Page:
Portraits of Wildflowers

Perspectives on Nature Photography

Toxomerus marginatus

with 18 comments

Toxomerus marginatus Bee Fly on Prairie Fleabane Daisy 4770

Toxomerus marginatus is the scientific name of this tiny bee fly that you see on the flower head of a prairie fleabane daisy, Erigeron modestus. When I say tiny, I mean tiny, at most a quarter of an inch (6mm).

Today’s double portrait is from February 11 at the Lady Bird Johnson Wildflower Center.

Written by Steve Schwartzman

February 23, 2016 at 5:04 AM

18 Responses

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  1. Love your photo; the detail is gorgeous, and so amazing.

    Charlie@Seattle Trekker

    February 23, 2016 at 6:09 AM

  2. The photo makes me feel like the daisy is offering up the fly for our viewing. So sweet!


    February 23, 2016 at 6:41 AM

  3. Nice composition with good color.


    February 23, 2016 at 6:45 AM

    • Speaking of color, how about the unexpected pink tips of the otherwise bright white ray flowers?

      Steve Schwartzman

      February 23, 2016 at 6:54 AM

  4. It is such a treat to get a close-up view of this little bee, and flower for that matter. Such exquisite detail. I noticed the color, too~delicate pink at the edges of the ray flowers.


    February 23, 2016 at 8:14 AM

    • Surprise: although the little insect looks like a bee, this is an example of mimicry because what you’re seeing is a syrphid fly.

      The buds and rays of some other daisy-type flowers also show an initial purple or pink that soon disappears. I wonder why that is.

      Steve Schwartzman

      February 23, 2016 at 8:28 AM

      • Yeah, I’ve seen that. Also the reverse, some flowers turn pink as they age.


        February 24, 2016 at 8:39 AM

        • A good example of that here is the rain-lily, which turns from white to pink and even magenta or purple as the flower ages over its life of just a week or so.

          Steve Schwartzman

          February 24, 2016 at 9:46 AM

  5. I love Syrphids or hoverflies. Among my favorite yard visitors. I am pretty sure that they are not “beeflies though which are in a different family.

    Steve Gingold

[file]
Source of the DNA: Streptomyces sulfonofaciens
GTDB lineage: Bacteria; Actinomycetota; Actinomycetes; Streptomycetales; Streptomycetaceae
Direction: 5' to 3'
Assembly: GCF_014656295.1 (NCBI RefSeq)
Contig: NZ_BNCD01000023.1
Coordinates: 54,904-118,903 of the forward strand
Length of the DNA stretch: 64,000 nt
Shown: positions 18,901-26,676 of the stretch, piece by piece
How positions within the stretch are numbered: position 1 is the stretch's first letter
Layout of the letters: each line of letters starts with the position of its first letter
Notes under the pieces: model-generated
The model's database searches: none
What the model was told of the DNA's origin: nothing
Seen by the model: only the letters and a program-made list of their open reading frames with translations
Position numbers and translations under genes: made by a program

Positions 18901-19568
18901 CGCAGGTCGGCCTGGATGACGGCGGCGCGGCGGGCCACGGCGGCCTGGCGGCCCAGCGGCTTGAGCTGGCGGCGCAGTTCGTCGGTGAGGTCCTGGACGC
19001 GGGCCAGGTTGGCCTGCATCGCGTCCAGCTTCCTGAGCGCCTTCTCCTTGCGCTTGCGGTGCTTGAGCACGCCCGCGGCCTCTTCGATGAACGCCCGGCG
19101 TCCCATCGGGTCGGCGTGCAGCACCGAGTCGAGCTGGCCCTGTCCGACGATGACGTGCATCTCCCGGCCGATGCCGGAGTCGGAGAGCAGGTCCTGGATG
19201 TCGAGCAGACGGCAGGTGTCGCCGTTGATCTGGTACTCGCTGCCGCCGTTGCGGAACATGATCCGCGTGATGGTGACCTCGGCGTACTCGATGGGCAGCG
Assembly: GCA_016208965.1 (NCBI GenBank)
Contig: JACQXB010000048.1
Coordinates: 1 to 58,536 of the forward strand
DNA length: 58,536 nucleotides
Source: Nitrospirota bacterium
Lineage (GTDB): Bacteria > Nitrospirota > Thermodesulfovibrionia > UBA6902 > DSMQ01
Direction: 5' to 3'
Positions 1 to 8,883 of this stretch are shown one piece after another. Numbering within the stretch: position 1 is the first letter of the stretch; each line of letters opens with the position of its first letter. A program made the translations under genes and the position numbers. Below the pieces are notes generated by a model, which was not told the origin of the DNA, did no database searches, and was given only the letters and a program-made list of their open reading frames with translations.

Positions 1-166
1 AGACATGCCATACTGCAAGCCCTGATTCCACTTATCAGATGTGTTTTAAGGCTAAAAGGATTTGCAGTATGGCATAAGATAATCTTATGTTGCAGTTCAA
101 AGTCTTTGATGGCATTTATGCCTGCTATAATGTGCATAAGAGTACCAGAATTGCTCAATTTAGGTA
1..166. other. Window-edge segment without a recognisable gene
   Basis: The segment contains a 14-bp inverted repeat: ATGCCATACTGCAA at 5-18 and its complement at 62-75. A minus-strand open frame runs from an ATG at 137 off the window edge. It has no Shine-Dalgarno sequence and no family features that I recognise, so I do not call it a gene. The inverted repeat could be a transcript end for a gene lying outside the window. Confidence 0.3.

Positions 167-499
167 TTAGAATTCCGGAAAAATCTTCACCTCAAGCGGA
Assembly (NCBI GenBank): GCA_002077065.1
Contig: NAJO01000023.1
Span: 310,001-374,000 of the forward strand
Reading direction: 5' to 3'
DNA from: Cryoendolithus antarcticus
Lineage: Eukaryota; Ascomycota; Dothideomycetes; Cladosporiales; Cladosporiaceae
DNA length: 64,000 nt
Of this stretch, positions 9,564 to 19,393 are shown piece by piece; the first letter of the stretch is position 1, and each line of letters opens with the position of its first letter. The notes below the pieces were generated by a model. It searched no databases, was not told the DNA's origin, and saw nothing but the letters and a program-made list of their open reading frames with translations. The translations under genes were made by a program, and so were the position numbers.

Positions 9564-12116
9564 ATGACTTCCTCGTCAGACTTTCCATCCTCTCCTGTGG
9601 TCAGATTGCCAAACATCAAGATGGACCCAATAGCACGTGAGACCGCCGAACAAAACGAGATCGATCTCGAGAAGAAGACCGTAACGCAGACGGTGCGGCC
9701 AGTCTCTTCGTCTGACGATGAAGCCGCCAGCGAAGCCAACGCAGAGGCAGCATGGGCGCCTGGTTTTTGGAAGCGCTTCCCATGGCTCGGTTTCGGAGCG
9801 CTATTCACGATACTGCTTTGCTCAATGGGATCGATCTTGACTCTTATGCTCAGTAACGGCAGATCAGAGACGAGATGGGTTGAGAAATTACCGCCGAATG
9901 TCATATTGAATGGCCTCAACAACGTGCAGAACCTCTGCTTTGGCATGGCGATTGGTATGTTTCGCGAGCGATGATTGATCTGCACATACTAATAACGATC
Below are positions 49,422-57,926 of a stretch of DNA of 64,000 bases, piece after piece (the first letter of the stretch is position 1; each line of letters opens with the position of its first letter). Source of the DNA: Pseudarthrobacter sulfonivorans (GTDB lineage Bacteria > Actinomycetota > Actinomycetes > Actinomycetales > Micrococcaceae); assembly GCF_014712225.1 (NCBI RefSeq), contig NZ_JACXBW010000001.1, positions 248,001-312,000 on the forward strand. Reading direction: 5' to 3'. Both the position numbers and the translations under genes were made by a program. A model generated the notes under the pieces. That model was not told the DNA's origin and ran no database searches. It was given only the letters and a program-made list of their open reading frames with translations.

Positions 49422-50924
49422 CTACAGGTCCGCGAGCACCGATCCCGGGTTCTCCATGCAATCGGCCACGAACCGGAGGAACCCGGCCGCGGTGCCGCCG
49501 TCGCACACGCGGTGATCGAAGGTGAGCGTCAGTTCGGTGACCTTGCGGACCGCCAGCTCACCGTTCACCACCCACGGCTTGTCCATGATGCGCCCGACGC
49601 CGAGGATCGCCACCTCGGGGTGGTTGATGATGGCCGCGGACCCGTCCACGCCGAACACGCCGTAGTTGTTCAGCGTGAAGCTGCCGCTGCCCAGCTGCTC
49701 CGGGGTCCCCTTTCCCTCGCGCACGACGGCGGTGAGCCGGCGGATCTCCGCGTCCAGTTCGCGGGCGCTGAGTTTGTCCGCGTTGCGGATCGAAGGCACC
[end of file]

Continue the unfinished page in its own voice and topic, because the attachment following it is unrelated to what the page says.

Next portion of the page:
February 24, 2016 at 4:12 AM

    • I’d thought about the ambiguity of the term “bee fly” but went ahead and used it anyhow because I was dealing with a fly that looked like a bee. I wasn’t sure how restricted the term is to the Bombyliidae or if it can be used more generally. Now that you’ve brought it up and I’ve searched a bit, it does seem to be restricted to the Bombyliidae, so I stand corrected and from now on will stop using it more generally.

      Steve Schwartzman

      February 24, 2016 at 6:46 AM

  6. Scale is interesting. If you hadn’t told me the size of the bee fly or the type of flower, I would have assumed the insect was much larger. Photography is magical in many ways. It can deceive us, make us smile, laugh, cry and educate us. A beautiful picture, Steve, with two of my favourite things – flowers and insects. 🙂


    February 24, 2016 at 5:11 AM

    • Sometimes I forget to indicate the scale when a picture by itself could be misleading or at least ambiguous. In this case, daisies come in various sizes, some much smaller than the stereotypical ones (if such there be). As for photography, here the insect’s small size wasn’t as much a problem as the fact that it rarely stopped moving, so there wasn’t much time to compose and also get the focus right.

      Your double liking for flowers and insects made me wonder if there’s a way on WordPress to search for two tags or two words simultaneously but I haven’t found one. Although I often photograph insects on flowers, that’s not always the case, so when I clicked on the tag “insect” some of the hits showed an insect on something other than a flower.

      Steve Schwartzman

      February 24, 2016 at 7:03 AM

  7. I wondered about those bright yellow legs, unsure whether they were naturally yellow, or if he’d been gathering pollen. Some other photos showed the species with yellow legs (and other parts) but these are much brighter, and do seem to match the color of the pollen.

    It is hard to believe you can photograph something so small. I saw a tiny bug on a boat a couple of weeks ago that I still haven’t identified. It was a brilliant, metallic blue, with two cute little antennae, but it couldn’t have been a half-inch long: three-eighths probably was closer. I’ll say this — when it took off, it flew like the insect equivalent of a jet plane. That little thing was fast.


    February 24, 2016 at 8:16 PM

    • I’ve seen real bees and other insects covered in pollen, but I can say that’s not the case here. By zooming in on my original photograph, which is much larger than the version posted here, I confirmed that the little fly’s legs were intrinsically yellow. They had only a few grains of pollen on them, and only way down low on the parts that were closest to the disk flowers.

      To photograph something so small takes a macro lens, which I always have with me and use the most often of my lenses. Of course the closer you look at something, the more that thing seems to move. And then there’s actual movement, like what you said about your unknown insect that zoomed off into the wild blue yonder. There are plenty of small subjects that I fail to get a decent picture of.

      Steve Schwartzman

      February 24, 2016 at 10:12 PM

  8. Outstanding photo!


    February 24, 2016 at 8:57 PM

    • Thanks, Terry. These little syrphid flies are fun, and they’re not usually scared of people.

      Steve Schwartzman

      February 24, 2016 at 10:14 PM

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